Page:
2. Report and pay the applicable CRV to CalReycle.
- The winery or distillery may pass on this cost to consumers (as the consumers can return the bottles to a recycling center for the redemption). Section 14560
- The processing fee is variable depending on container material (size does not matter) and changes each calendar year, but is currently 0.452 cents/glass bottle. The Wine Institute has noted that the hope is for the processing fee to be reduced to zero.
3. Report and pay the applicable Processing Fee.
- The processing fee is paid on all containers a winery or distillery sells, whether to wholesalers, retailers, or consumers. Section 14575(g)
- The processing fee is variable, but is currently 0.426 cents/glass bottle or for new containers, 0.574 cents/container. The Wine Institute has noted that the hope is for the processing fee to be reduced to zero.
LABELING OBLIGATIONS FOR ALL WINES AND SPIRITS SOLD AFTER JULY 1, 2025:
- All wines and distilled spirits sold in California after July 1, 2025, must be labeled with: “CA Redemption Value,” “California Redemption Value,” “CA Cash Refund,” “California Cash Refund,” or “CA CRV”.
- The CRV statement must be clearly, prominently, and indelibly marked and can be added on the actual label or by sticker (not on aluminum cans), stamp, embossment, or other similar method. Labeling size and location requirements are set forth below: CCR 2200(b).
- For glass and plastic, the CRV statement must be on the container body label or secondary label with:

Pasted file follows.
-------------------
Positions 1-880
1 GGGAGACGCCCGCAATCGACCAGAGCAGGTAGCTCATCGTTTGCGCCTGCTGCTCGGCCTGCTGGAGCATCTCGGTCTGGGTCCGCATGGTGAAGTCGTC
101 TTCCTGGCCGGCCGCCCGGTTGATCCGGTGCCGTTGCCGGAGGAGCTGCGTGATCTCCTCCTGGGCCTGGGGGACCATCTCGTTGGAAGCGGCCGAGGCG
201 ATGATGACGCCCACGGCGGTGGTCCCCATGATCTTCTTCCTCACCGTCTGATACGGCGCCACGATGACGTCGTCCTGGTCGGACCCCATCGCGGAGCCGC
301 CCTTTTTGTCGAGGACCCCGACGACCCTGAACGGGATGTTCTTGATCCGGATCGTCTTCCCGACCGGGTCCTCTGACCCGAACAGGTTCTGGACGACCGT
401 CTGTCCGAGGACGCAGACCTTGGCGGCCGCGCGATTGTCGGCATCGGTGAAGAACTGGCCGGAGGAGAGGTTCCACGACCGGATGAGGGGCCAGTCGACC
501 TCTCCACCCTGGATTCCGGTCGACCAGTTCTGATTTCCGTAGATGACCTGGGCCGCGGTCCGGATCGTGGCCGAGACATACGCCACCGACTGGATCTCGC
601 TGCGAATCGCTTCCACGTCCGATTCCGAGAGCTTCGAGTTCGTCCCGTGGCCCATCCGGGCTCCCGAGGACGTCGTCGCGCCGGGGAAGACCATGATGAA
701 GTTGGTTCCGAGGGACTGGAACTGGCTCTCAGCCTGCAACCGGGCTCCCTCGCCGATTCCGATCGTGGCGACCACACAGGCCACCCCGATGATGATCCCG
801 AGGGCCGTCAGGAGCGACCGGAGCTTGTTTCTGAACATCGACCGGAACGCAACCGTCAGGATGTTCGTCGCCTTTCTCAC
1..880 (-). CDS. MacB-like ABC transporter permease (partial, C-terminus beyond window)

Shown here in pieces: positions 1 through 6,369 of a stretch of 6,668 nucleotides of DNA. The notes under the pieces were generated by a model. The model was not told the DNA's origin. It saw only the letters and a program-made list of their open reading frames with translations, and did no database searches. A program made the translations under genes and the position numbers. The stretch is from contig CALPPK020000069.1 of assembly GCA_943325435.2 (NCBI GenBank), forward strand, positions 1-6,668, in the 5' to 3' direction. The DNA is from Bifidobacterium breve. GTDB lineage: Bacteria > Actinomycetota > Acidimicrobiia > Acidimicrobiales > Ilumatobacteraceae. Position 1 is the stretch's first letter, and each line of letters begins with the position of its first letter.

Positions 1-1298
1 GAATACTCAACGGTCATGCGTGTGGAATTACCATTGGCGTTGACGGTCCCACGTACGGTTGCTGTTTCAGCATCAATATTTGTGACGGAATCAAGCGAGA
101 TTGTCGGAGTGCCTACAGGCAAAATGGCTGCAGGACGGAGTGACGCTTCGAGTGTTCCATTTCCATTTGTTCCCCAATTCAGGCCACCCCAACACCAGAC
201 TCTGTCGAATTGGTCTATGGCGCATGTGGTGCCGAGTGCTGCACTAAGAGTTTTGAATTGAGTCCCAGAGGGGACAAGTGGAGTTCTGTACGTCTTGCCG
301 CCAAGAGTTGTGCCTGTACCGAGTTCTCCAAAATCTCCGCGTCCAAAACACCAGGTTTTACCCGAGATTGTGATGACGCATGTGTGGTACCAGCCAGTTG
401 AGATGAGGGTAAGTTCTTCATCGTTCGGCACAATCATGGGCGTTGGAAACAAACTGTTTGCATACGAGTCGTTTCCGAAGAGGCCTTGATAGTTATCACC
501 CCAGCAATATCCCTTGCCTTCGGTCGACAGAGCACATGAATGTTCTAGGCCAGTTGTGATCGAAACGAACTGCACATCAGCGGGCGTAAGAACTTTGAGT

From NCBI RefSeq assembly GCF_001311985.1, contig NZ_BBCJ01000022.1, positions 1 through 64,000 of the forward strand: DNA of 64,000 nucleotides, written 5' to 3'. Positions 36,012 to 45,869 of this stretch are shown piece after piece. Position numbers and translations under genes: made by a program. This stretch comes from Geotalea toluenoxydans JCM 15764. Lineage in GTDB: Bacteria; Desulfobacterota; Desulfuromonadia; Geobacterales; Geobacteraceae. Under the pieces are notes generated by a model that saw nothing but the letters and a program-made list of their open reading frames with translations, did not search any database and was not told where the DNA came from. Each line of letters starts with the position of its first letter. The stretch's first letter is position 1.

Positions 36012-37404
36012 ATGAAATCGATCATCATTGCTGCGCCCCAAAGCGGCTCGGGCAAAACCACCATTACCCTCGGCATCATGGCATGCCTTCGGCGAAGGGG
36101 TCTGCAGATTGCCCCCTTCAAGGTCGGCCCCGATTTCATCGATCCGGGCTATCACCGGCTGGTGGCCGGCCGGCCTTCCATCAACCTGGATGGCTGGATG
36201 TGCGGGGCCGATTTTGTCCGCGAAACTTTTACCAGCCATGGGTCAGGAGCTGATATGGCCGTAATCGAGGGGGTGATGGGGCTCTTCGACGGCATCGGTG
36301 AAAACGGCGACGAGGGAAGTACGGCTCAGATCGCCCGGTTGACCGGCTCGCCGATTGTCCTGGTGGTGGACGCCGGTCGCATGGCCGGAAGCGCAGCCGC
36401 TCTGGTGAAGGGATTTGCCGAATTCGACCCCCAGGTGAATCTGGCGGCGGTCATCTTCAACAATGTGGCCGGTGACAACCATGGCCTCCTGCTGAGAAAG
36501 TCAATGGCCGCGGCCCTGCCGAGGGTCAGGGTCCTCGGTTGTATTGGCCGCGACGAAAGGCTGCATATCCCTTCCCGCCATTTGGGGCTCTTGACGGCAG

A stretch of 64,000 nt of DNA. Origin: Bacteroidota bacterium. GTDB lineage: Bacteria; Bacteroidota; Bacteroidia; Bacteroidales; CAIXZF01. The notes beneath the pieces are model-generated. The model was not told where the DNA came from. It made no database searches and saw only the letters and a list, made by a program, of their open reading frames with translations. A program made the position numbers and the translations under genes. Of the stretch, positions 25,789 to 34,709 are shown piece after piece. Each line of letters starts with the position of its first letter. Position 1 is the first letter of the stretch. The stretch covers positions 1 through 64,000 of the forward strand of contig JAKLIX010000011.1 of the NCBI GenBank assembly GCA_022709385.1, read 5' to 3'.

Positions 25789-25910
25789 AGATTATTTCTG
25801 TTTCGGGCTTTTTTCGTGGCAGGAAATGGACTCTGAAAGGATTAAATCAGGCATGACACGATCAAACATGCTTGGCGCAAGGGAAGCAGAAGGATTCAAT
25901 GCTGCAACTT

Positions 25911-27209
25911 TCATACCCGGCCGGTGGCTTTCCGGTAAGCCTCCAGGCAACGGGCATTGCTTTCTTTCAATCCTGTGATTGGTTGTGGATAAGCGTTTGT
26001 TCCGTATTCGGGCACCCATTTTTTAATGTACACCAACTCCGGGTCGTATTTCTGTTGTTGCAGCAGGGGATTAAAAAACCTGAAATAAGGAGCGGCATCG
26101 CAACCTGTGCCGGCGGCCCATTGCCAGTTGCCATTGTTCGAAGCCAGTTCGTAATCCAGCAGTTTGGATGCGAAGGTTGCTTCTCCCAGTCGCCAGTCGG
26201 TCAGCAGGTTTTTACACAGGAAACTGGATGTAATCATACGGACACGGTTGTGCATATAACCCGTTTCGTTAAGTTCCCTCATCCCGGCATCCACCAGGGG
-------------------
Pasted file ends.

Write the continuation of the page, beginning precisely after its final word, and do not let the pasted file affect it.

- a text height of 3/16”, or
- a minimum text height of 1/8” and in a contrasting color to the background and nearby text.
- For aluminum, the CRV statement must be on the top lid:
- for tops greater than 2 inches in diameter, the CRV statement must be 3/16” in height; and
- for tops 2 inches or less in diameter, the CRV statement must be 1/8” in height.
- Requirements for box, bladder, and pouch containers to be determined.
3. Currently, there is no exemption for wines or spirits labeled before July 1, 2025. While the Wine Institute is working on legislation to create an exemption for wines labeled before January 1, 2024, wineries and distilleries should start including the required labeling on all applicable containers as soon as possible.
4. Senate Bill No. 1013 also revised Section 14561(d) of the Bottle Bill to allow for CRV labeling by the inclusion of a scan code or quick response (QR) code on the container. This new language is currently under review by CalRecycle.
EXCEPTION FOR TASTING ROOM SALES: